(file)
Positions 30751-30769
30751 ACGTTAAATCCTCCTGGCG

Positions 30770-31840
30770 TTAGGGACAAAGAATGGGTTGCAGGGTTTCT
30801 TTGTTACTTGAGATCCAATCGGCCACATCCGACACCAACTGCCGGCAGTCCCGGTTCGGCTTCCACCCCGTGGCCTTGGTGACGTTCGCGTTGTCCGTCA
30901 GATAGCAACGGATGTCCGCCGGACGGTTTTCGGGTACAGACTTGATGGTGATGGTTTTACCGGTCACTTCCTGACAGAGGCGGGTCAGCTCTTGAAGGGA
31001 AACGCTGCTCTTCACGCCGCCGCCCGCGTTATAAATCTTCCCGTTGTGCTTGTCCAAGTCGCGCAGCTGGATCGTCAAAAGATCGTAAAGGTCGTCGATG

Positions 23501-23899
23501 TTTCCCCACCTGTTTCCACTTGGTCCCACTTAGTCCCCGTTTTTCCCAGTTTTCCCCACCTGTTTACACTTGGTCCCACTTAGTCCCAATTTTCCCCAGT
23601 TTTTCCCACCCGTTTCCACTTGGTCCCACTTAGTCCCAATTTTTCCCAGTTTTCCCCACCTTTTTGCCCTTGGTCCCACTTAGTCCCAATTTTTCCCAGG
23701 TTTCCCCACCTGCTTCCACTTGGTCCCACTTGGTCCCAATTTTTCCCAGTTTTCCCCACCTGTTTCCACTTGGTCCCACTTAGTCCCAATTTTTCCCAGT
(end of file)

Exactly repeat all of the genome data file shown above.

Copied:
Positions 30751-30769
30751 ACGTTAAATCCTCCTGGCG

Positions 30770-31840
30770 TTAGGGACAAAGAATGGGTTGCAGGGTTTCT
30801 TTGTTACTTGAGATCCAATCGGCCACATCCGACACCAACTGCCGGCAGTCCCGGTTCGGCTTCCACCCCGTGGCCTTGGTGACGTTCGCGTTGTCCGTCA
30901 GATAGCAACGGATGTCCGCCGGACGGTTTTCGGGTACAGACTTGATGGTGATGGTTTTACCGGTCACTTCCTGACAGAGGCGGGTCAGCTCTTGAAGGGA
31001 AACGCTGCTCTTCACGCCGCCGCCCGCGTTATAAATCTTCCCGTTGTGCTTGTCCAAGTCGCGCAGCTGGATCGTCAAAAGATCGTAAAGGTCGTCGATG

Positions 23501-23899
23501 TTTCCCCACCTGTTTCCACTTGGTCCCACTTAGTCCCCGTTTTTCCCAGTTTTCCCCACCTGTTTACACTTGGTCCCACTTAGTCCCAATTTTCCCCAGT
23601 TTTTCCCACCCGTTTCCACTTGGTCCCACTTAGTCCCAATTTTTCCCAGTTTTCCCCACCTTTTTGCCCTTGGTCCCACTTAGTCCCAATTTTTCCCAGG
23701 TTTCCCCACCTGCTTCCACTTGGTCCCACTTGGTCCCAATTTTTCCCAGTTTTCCCCACCTGTTTCCACTTGGTCCCACTTAGTCCCAATTTTTCCCAGT